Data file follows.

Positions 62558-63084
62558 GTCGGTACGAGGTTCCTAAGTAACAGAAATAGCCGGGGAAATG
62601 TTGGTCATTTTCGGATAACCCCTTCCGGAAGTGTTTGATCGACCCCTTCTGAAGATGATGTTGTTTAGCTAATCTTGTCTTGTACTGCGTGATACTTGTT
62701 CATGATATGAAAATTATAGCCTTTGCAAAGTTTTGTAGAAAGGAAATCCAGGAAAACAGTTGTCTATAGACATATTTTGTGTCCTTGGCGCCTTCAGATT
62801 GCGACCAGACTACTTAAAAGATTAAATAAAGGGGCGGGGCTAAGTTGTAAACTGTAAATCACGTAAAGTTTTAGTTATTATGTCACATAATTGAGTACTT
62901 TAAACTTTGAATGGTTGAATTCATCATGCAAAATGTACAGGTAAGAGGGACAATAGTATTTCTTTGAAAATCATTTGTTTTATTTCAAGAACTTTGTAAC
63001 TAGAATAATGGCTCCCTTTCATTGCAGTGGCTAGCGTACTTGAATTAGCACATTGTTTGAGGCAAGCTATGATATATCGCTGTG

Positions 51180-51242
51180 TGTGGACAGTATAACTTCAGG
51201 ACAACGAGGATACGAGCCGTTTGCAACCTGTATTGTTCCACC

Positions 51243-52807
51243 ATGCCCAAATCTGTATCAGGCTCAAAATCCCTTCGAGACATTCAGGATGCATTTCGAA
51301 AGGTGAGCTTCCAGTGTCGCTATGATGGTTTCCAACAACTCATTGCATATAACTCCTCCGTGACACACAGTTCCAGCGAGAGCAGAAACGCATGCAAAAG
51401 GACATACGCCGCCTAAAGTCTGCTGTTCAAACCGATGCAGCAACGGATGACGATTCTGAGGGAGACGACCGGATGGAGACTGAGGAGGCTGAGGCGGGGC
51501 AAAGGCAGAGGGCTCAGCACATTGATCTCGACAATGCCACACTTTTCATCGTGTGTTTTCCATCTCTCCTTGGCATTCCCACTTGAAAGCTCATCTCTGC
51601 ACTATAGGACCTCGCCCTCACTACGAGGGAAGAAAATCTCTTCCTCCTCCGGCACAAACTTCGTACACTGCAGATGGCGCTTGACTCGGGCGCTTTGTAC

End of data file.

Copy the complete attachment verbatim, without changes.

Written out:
Positions 62558-63084
62558 GTCGGTACGAGGTTCCTAAGTAACAGAAATAGCCGGGGAAATG
62601 TTGGTCATTTTCGGATAACCCCTTCCGGAAGTGTTTGATCGACCCCTTCTGAAGATGATGTTGTTTAGCTAATCTTGTCTTGTACTGCGTGATACTTGTT
62701 CATGATATGAAAATTATAGCCTTTGCAAAGTTTTGTAGAAAGGAAATCCAGGAAAACAGTTGTCTATAGACATATTTTGTGTCCTTGGCGCCTTCAGATT
62801 GCGACCAGACTACTTAAAAGATTAAATAAAGGGGCGGGGCTAAGTTGTAAACTGTAAATCACGTAAAGTTTTAGTTATTATGTCACATAATTGAGTACTT
62901 TAAACTTTGAATGGTTGAATTCATCATGCAAAATGTACAGGTAAGAGGGACAATAGTATTTCTTTGAAAATCATTTGTTTTATTTCAAGAACTTTGTAAC
63001 TAGAATAATGGCTCCCTTTCATTGCAGTGGCTAGCGTACTTGAATTAGCACATTGTTTGAGGCAAGCTATGATATATCGCTGTG

Positions 51180-51242
51180 TGTGGACAGTATAACTTCAGG
51201 ACAACGAGGATACGAGCCGTTTGCAACCTGTATTGTTCCACC

Positions 51243-52807
51243 ATGCCCAAATCTGTATCAGGCTCAAAATCCCTTCGAGACATTCAGGATGCATTTCGAA
51301 AGGTGAGCTTCCAGTGTCGCTATGATGGTTTCCAACAACTCATTGCATATAACTCCTCCGTGACACACAGTTCCAGCGAGAGCAGAAACGCATGCAAAAG
51401 GACATACGCCGCCTAAAGTCTGCTGTTCAAACCGATGCAGCAACGGATGACGATTCTGAGGGAGACGACCGGATGGAGACTGAGGAGGCTGAGGCGGGGC
51501 AAAGGCAGAGGGCTCAGCACATTGATCTCGACAATGCCACACTTTTCATCGTGTGTTTTCCATCTCTCCTTGGCATTCCCACTTGAAAGCTCATCTCTGC
51601 ACTATAGGACCTCGCCCTCACTACGAGGGAAGAAAATCTCTTCCTCCTCCGGCACAAACTTCGTACACTGCAGATGGCGCTTGACTCGGGCGCTTTGTAC